blottsie writes from a report via The Daily Dot: The Romanian hacker known as Guccifer (real name Marcel Lehel Lazar) admitted to the FBI that he lied to the public when he said he repeatedly hacked into Hillary Clinton's email server in 2013. FBI Director James Comey testified before members on Congress on Thursday that Guccifer never hacked into Clinton's servers and in fact admitted that he lied. Lazar told Fox News and NBC News in May 2016 about his alleged hacking. Despite offering no proof, the claim caused a huge stir, including making headline news on some of America's biggest publications, which offered little skepticism of his claims. "Can you confirm that Guccifer never gained access to her server?" asked Texas Republican Rep. Blake Farenthold. "He did not. He admitted that was a lie," Comey replied. Lazar is currently imprisoned in Alexandria, Virginia, following his extradition from Romania.
Databases

Baton Rouge Police Database Hacked In Retaliation For Killing of Alton Sterling (dailydot.com) 393

Patrick O'Neill quotes a report from The Daily Dot: Just days after the fatal shooting of a black man by Baton Rouge police prompted international outrage and a Justice Department investigation, the Baton Rouge city government's servers have been hacked and 50,000 city police records leaked including names, addresses, emails, and phone numbers. A hacker that goes by the name @ox2Taylor claimed responsibility for the breach, which was confirmed by security intelligence analyst at Patch Penguin, Jamie-Luke Woodruff. He told the Daily Dot that the administrators of the website had failed to implement proper security measures. When the hacker first announced the hack, he accompanied the tweet with three hashtags revealing the motivation: #AltonSterling, #Hacked, and #BlackLivesMatters. "The reason i did it is because of what that officer did to alton sterling," Taylor told the Daily Dot in a private message. "i'm sick of seeing police abuse their power and all the killings."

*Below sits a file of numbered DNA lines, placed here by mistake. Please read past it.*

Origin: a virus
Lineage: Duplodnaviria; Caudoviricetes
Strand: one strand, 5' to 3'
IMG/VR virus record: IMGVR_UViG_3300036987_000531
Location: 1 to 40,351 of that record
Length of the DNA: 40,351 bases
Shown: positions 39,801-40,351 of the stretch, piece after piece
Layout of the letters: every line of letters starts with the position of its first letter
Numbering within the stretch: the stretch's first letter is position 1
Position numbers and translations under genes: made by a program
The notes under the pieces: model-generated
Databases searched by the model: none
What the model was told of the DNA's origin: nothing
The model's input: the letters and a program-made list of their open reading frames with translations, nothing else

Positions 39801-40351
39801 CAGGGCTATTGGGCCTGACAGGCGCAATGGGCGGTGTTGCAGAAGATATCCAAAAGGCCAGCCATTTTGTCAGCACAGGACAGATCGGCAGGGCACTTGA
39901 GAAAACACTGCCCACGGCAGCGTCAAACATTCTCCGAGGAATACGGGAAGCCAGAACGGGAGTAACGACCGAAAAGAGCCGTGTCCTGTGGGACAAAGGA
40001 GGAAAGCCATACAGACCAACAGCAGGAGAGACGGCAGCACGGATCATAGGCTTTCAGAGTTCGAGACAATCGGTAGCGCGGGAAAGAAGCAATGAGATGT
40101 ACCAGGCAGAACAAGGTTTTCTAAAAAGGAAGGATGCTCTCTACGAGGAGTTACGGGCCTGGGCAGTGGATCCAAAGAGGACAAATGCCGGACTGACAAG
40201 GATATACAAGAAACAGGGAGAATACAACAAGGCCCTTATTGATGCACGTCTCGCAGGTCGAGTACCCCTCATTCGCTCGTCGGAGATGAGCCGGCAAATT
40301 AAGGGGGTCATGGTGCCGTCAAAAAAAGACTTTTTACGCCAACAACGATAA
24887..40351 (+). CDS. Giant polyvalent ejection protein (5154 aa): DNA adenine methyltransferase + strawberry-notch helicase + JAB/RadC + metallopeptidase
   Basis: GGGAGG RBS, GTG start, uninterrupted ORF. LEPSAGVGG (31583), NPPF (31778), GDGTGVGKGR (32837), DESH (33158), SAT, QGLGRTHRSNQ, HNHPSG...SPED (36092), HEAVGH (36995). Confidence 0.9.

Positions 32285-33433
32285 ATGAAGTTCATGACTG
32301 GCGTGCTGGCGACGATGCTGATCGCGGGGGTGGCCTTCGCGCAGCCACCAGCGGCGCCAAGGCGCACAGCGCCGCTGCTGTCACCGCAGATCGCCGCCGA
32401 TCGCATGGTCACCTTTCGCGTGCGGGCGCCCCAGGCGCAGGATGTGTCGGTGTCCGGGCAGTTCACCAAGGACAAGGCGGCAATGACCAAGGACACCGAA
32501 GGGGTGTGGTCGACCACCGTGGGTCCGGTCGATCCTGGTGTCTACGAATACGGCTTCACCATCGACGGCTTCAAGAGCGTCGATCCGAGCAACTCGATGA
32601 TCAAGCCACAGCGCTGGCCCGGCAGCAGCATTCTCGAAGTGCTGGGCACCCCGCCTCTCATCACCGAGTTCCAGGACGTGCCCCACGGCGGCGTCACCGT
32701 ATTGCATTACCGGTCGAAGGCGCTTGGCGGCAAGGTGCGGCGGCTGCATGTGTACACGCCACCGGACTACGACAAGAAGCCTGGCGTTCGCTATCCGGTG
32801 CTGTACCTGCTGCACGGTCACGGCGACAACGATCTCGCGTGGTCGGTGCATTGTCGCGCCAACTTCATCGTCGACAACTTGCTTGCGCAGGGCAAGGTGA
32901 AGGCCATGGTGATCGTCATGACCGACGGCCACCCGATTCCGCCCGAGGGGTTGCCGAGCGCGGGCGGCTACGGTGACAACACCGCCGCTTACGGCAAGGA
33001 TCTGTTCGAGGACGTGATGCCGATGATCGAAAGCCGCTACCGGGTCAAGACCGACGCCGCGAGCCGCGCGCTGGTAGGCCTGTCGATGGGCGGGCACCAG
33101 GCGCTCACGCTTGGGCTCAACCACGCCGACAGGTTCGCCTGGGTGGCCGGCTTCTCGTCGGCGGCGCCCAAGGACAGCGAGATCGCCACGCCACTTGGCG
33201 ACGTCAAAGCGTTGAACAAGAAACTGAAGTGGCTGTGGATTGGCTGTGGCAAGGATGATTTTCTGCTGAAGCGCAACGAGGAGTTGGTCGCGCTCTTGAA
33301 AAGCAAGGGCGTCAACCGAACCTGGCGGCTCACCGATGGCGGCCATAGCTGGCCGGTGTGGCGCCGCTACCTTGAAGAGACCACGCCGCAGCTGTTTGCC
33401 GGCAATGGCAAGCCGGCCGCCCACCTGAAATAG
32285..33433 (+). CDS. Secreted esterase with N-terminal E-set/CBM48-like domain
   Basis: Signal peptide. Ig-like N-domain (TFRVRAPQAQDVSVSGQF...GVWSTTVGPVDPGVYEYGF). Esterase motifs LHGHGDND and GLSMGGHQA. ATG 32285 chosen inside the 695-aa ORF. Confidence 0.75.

Democrats

DOJ Will Not File Charges Against Former Secretary of State Hillary Clinton (politico.com) 801